Once in a while I'm asked how to write a good blog post. I don't actually know if my blog posts are any good, as I got this blogging gig by fiat rather than merit. But I enjoy reading blogs and I wish more people took up the art of long-form texting. The two most difficult obstacles to effective blogging are choosing a worthy topic (with which you have something important to say) and finding the time to write the words. Here's my secret for figuring out what to write: browse the Internet without a purpose.
Every Saturday morning I get up, feed the cats and myself, watch the Colbert Report, and browse the Internet. After an hour of not really looking for anything in particular I get a couple of blog post ideas to mull over. This morning the top story on Y Combinator's Hacker News led me to a fancy blog post on Deviant Art about how learning to draw is more important to our collective futures than learning to code. This seemed to be the exact opposite, perhaps even the inverse or reverse, of my advice last week that learning to code was absolutely essential to success! Challenge accepted!
I have something to say on this subject because I am both a coder and drawer. I have been dealing with this battle between left- and right-brained people, as the kids say, like, forever. As a youngster I wanted to draw comic books, play lead guitar in a rock band, solve famous topological math problems like the Bridges of Konigsberg, invent codes and cyphers, and be an astronaut. It is easy to see that I accomplished none of those things. But I still don't draw a big fat line between what we moderns classify as an art and what we call a science.
This separation between arts and sciences is one of those areas where contemporary thinking has fallen behind our medieval, Roman, and Greek cultural ancestors. It's an illusion with huge unfortunate consequences. It is a battle where I firmly wish to be seen in the middle, not advocating one side or the other, because I would not be where I am today, helping to lead one of the most technologically advanced groups of liberal arts majors on the Internet, if I wasn't a coder who draws.
Paul Graham sums it up really well in his more-relevant-than-ever essay Hackers and Painters: "Hackers need to understand the theory of computation about as much as painters need to understand paint chemistry." As an academically trained painter I can tell you I know more than I care to remember about the physical and chemical properties of oil, acrylic, and watercolor pigments, suspensions, and thinners. The modern romantic notion that artists, musicians, and writers "just do it" is as big a myth as the idea that engineers, scientists, and doctors do not require inspiration and creativity to get their work done.
Fred Brooks wrote two of my all-time favorite books: The Mythical Man Month (which made me a much better manager of projects) and the Design of Design. Brooks sees style, imagination, and sketching as a big part of the engineering process. What is his best advice to the young software designer (whom Graham would call a hacker) for self improvement? "Constantly sketch designs" and "The aspiring young software designer might well keep a notebook of patterns he encounters and invents in his own little constructions." And "Leonardo's Notebooks are a rich example of how this is best practiced."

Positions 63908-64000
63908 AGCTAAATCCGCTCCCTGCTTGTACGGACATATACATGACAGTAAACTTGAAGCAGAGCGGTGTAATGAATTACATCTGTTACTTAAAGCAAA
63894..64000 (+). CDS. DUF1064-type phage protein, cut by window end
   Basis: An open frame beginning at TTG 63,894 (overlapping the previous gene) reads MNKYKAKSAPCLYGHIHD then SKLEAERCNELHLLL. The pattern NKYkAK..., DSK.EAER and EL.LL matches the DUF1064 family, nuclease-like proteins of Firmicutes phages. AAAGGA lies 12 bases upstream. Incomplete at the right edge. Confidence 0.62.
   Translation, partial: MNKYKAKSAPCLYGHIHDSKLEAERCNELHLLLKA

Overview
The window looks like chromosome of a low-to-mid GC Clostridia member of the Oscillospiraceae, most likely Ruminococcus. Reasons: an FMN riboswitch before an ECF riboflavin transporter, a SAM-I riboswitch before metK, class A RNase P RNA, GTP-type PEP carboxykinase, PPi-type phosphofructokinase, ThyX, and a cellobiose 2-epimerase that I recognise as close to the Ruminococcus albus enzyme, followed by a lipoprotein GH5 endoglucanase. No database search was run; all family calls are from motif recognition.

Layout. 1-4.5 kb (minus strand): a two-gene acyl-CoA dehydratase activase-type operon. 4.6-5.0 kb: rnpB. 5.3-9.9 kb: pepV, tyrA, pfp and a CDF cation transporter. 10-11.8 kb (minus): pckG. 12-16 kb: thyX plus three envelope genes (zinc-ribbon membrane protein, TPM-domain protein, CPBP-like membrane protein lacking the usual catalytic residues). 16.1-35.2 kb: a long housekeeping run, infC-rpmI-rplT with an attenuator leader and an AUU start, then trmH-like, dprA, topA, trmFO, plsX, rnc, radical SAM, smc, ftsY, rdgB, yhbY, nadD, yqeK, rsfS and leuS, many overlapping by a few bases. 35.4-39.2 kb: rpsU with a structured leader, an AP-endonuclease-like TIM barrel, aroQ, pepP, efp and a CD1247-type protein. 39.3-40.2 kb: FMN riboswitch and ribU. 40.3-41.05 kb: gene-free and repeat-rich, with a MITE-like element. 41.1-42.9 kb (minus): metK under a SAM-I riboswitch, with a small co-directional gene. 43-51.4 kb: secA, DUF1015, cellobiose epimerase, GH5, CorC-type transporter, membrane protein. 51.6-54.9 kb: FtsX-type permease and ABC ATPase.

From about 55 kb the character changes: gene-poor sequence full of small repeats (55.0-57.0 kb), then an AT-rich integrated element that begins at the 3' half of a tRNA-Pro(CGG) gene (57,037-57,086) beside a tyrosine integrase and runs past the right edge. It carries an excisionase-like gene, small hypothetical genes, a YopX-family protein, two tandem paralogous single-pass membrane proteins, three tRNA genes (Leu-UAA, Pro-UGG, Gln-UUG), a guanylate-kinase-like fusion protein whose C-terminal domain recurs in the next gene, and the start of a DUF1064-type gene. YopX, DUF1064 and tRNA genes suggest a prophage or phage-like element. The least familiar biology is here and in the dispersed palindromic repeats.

What the heck was Leonardo da Vinci anyway? Artist? Scientist? Hacker? All of the above.
I spent one semester pursuing a Masters of Fine Arts degree. I had to drop out for various reasons, mostly financial, but really the cost was just an excuse. It was disheartening to see how some of the students and instructors vilified scientists back then. In one of my last painting classes the professor rolled in a TV and proceeded to mock the researchers featured on a NOVA special. Her message was: We artist are more in touch with humanity than those cold-hearted egg heads. At 23 I was already too old and too busy for that kind of poppycock and balderdash. I was already coding by then and I still wanted to be an astronaut.
I wish our thinking and our educational system would go back to the original definition of the Artes Liberals: Life skills that help us become great people. In addition to grammar, rhetoric, and logic, I would add coding and drawing.
Drawing helps us see. Long ago, while I was still in elementary school, I drew a portrait of my father. He was quite startled to see all the lines I etched into his face. I didn't realize it but I had seen something he had missed in the mirror: His fading youth. It was about this time that he accepted I was not going to be a mathematician as he was.
I believe that we don't see, really deeply see, until we take pen to paper and draw. Even if your hand is shaky and your proportions are out of whack, drawing is seeing.
I believe that we don't understand, really deeply understand, until we take fingers to keyboard and code. At HuffPost we take our editorial process and embody it in our content management system. Nothing forces you to understand the nature of a process like trying to memorialize it in computer software. Even if your code is clumsy and slow, coding is understanding.
If Leonardo were alive today you would find his artwork on Deviant Art and his code on GitHub.
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